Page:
| FOR IMMEDIATE RELEASE
CONTACT: Robert S. McCaleb
Negative Ginkgo Study Does Not Negate Strong Body of Positive
October 5, 2000: Reuters Health Newswire released a story
today publicizing a well-controlled Dutch study showing that ginkgo
had no effect on age-related memory loss. This negative study
has not yet received significant media attention, which is appropriate
in light of the abundance of evidence showing a memory-enhancing
effect for ginkgo. To put the new study in perspective, HRF wishes
to stress that no matter how dramatic - or unimpressive - the
results of a single clinical trial are, they must always be considered
in light of existing good-quality research.
To summarize the double-blind, randomized, placebo-controlled
study, 214 elderly subjects with dementia or Alzheimer's disease
took ginkgo or placebo for 12 or 24 weeks. The researchers used
neuropsychological tests, clinical assessments, and behavioral
self-assessments as outcome measures, but observed no ginkgo effect.
The negative results of the Dutch trial must be weighed against
the conclusions of previously published studies - which, taken
together, show that ginkgo had a significantly beneficial effect
on mental function for tens of thousands of elderly people
with age-related memory decline, Alzheimer's disease, or multi-infarct
dementia. While this study was accepted for publication in a peer-reviewed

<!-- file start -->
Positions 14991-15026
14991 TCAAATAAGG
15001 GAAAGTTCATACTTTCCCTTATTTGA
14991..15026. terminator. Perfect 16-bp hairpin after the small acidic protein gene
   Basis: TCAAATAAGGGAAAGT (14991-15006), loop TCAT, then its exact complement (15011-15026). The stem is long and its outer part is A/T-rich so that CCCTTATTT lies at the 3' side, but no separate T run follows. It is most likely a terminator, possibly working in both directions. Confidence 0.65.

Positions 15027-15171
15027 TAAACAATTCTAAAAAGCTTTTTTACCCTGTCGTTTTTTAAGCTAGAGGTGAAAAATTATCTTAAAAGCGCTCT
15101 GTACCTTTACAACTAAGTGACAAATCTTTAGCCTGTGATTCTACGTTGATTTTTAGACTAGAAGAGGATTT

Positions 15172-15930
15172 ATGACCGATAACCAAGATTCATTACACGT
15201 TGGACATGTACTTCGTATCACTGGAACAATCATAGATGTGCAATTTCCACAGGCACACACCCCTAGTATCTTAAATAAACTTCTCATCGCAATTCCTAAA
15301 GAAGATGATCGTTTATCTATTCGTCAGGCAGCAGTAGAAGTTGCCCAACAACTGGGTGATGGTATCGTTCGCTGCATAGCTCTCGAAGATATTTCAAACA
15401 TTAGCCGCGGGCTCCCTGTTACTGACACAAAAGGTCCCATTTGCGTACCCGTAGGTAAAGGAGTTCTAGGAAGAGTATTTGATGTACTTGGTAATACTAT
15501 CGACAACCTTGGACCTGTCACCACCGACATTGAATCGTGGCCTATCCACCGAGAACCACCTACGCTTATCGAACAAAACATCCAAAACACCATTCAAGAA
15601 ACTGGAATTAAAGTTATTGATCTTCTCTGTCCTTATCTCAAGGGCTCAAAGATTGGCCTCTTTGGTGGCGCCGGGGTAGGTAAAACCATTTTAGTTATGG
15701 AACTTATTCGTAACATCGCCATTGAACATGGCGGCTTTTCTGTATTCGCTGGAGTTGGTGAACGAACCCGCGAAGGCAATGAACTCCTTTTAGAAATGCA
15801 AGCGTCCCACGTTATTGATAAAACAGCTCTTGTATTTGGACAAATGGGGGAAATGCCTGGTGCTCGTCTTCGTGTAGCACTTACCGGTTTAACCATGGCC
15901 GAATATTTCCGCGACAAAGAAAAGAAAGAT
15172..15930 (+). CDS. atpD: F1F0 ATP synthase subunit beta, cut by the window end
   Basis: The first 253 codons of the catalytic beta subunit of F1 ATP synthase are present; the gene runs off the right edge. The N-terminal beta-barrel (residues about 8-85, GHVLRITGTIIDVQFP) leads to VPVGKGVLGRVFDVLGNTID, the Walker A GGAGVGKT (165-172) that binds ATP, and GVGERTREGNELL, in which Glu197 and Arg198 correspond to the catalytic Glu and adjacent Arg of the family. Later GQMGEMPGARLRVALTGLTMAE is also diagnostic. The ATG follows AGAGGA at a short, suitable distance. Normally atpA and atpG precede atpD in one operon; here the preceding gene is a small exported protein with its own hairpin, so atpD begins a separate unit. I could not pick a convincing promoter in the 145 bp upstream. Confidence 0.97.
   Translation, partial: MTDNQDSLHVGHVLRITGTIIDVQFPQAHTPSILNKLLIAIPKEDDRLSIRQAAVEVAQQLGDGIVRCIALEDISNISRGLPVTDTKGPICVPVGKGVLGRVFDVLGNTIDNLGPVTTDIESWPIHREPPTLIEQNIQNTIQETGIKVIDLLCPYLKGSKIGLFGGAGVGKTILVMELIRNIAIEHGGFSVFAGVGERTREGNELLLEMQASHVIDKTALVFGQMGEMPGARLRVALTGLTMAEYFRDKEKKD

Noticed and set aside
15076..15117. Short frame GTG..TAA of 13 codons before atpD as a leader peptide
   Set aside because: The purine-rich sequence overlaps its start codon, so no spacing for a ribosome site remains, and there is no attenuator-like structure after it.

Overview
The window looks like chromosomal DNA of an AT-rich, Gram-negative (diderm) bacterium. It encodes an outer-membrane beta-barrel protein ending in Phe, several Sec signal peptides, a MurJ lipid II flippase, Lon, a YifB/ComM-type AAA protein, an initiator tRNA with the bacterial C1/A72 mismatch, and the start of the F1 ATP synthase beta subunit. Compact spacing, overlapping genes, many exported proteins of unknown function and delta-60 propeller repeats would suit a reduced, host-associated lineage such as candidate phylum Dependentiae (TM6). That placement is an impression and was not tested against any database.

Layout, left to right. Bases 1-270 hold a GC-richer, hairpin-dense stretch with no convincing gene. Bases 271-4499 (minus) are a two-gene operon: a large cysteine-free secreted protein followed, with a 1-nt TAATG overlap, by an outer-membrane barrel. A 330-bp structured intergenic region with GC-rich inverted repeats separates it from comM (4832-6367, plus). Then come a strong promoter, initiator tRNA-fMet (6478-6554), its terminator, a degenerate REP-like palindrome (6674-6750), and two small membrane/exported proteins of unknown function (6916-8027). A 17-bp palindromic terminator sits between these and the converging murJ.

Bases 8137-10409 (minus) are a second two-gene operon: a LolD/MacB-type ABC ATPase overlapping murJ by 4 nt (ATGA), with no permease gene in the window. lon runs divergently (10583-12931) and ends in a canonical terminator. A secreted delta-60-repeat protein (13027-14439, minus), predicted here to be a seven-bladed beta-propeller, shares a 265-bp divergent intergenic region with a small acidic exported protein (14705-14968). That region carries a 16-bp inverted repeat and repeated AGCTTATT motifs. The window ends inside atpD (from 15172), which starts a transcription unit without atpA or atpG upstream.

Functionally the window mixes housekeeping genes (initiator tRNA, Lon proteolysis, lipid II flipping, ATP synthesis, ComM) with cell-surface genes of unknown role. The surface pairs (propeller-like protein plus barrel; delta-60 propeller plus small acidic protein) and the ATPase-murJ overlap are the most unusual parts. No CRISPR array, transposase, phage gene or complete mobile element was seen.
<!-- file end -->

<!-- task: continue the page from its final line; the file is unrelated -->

journal, so were most of the trials that support gingko's efficacy
in treating these conditions.
The scientific literature for even the best-respected remedies
contains contradictory findings. As any scientist knows, mixed
results can provide patterns that help us refine our theories.
For example, most ginkgo studies show no observable effect without
at least four weeks of treatment - yet a handful of recent studies
in humans and rats have shown that a single large dose
of ginkgo can improve reaction time for several hours afterward.
Although a new contradictory result is always interesting, it
by no means negates the body of clinical research that has come
before it. View an abstract of the Dutch study at www.amgeriatrics.com,
volume 48, issue 10.
van Dongen M, van Rossum E, Kessels AGH, et al. The efficacy of
ginkgo for elderly people with dementia and age-associated memory
impairment: new results of a randomized clinical trial. Journal
of the American Geriatrics Society 2000; 48: 1183-94.